Aperture and the huge difference

First of all: The Digital Picture.com has an excellent page where you can compare the sharpness of different lenses and different apertures.

But recently I did some quick tests with my 50 mm f1.4 myself. It’s a decent lens and regarded excellent for the price range. And it’s pretty fast, featuring an aperture of 1.4. But lenses loose sharpness and contrast at low apertures, and I wanted to know exactly how much. In this lens the difference is huge. Here are two 100% crops:

50 mm @ f5.6


50 mm @ f1.4


Yes. That’s the same lens, the same camera and the same conditions. Only a different aperture value. But will you see the difference if you snap an image at full resolution and reduce the size down to what you’ll need on a web page? Let’s have a look. 21 megapixels from my Canon 5D MarkII reduced down to an image that is 500 pixels wide.

50 mm @ f5.6


50 mm @ f1.4


And I guess you’ll need a slightly trained eye to see the difference clearly. First of all you see the vignetting: darker corners. Then you see that the DOF is more shallow and that the cars at the bottom of the image in the f1.4-version is not completely focused. This is how it should be. A shallow depth of field is one of the beauties of a low aperture value.

But if you look closely you’ll see that the overall sharpness and sense of depth in general in the f5.6-image is better. Even when the image is reduced down to this size.

So, if you want the ultimate in technical quality you should plan your aperture. And buy very nice lenses…

Aperture and the huge difference

Aperture, shutter speed and ISO – Explained visually


First of all: my entry into visualization using Flash in my last article was less than perfect. Mainly because I didn’t shoot every image in my sequence with the same aperture. Meaning that the background changed because the depth of field change.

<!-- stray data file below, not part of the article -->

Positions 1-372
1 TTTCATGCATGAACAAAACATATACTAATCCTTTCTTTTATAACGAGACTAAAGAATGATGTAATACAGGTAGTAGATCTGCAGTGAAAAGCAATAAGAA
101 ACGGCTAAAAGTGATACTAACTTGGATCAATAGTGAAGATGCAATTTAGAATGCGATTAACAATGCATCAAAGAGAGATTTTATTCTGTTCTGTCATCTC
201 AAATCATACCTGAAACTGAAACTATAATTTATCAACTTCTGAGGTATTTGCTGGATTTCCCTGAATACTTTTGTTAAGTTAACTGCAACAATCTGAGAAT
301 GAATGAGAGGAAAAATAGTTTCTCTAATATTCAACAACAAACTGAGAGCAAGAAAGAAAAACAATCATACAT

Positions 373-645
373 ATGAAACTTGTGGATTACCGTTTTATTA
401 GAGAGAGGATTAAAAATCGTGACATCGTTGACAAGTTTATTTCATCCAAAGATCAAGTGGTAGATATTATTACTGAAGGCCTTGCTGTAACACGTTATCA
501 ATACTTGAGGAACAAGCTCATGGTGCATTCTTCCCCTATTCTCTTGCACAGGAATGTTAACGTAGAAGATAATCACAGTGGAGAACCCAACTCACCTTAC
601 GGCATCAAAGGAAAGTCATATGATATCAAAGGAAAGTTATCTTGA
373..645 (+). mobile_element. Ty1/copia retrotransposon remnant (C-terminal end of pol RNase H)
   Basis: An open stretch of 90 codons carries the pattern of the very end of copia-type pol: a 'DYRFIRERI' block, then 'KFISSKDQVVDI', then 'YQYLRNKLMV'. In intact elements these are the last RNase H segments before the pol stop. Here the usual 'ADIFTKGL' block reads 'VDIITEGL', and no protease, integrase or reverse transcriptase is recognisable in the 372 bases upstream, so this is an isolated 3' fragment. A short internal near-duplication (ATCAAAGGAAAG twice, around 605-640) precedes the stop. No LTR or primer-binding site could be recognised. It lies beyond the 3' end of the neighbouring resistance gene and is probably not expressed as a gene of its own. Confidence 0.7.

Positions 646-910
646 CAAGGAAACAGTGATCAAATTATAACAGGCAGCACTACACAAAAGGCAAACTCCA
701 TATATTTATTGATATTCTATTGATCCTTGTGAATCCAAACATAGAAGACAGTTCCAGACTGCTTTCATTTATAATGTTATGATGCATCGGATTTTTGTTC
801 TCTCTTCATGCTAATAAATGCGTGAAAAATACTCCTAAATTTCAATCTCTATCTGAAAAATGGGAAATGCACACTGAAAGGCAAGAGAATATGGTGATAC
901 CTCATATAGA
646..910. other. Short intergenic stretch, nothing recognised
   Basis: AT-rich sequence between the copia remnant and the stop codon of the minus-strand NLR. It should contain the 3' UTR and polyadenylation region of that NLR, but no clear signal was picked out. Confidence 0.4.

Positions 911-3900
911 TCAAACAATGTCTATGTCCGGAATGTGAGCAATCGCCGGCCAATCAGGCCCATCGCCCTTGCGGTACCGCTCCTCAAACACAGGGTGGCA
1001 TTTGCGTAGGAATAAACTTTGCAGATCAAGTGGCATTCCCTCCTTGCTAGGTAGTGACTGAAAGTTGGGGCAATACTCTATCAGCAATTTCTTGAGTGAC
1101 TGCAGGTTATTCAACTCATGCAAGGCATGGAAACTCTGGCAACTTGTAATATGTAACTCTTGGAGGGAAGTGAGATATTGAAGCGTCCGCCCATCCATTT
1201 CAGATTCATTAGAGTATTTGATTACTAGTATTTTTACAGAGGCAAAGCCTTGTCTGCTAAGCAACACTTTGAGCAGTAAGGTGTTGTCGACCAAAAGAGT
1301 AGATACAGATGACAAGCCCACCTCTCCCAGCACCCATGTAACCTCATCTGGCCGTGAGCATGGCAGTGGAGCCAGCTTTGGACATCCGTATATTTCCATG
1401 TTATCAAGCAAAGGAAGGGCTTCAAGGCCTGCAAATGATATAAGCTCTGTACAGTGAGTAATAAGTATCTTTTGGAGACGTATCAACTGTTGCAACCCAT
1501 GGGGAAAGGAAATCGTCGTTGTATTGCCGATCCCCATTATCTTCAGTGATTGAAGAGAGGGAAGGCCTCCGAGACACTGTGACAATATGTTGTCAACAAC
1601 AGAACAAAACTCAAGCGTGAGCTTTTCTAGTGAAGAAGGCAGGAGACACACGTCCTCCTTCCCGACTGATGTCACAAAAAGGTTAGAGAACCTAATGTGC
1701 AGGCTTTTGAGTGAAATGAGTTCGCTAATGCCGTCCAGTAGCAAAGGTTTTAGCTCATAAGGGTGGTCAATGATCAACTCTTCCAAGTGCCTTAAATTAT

So, I’ve made a new ISO-test of the 5D Mk II. Slightly better. At least the aperture stayed at 5.6 at all ISO values. The flash file is big, and I’ve not made any kind of download indicator. So when you click the link you need some patience while the page load.

Link to: Flash animation showing ISO-change


But what about that aperture stuff? Did you say depth of field? Yes. When you change that thing called aperture on your camera things happen to your image. To put it short: a low value, like 1.4 gives more blur in your image. A high value, like 22 gives less blur. The detail that you focus on will stay sharp, but the amount of detail around that point change.


Huh? Exactly. This is easier to show with an image. Or, actually several images. In an animation like the ISO-experiment. Where you can click the row of f-numbers at the bottom and see the image change. And it’s the same as with the ISO-animation. When you click the link you have to wait a while for the page to load.

Link to: Flash animation showing aperture change

Shutter Speed


But hey! I can also adjust something called “shutter speed”. Yes, in addition to ISO and aperture the shutter speed adjust the amount of light you will let in at the CMOS- or CCD-chip. And the effect on the image? A long shutter speed gives motion blur. And if you are shooting without a tripod or something to support your camera a long shutter speed mostly means a completely blurred image.

To show the difference that the shutter speed makes I did the test again. With a train moving in the image. So now you can see the effect of both the shutter speed and the aperture. And you know what? When you click the link you need patience. Let the page load…

Link to: Flash animation showing aperture and shutter speed change

But your flash animations are crap

Indeed. I haven’t coded flash since 1999 and used Apple KeyNote to make these. So, if you want to make them better I have provided you with all the original images. Full resolution:
ISO-test Originals
Aperture Test Originals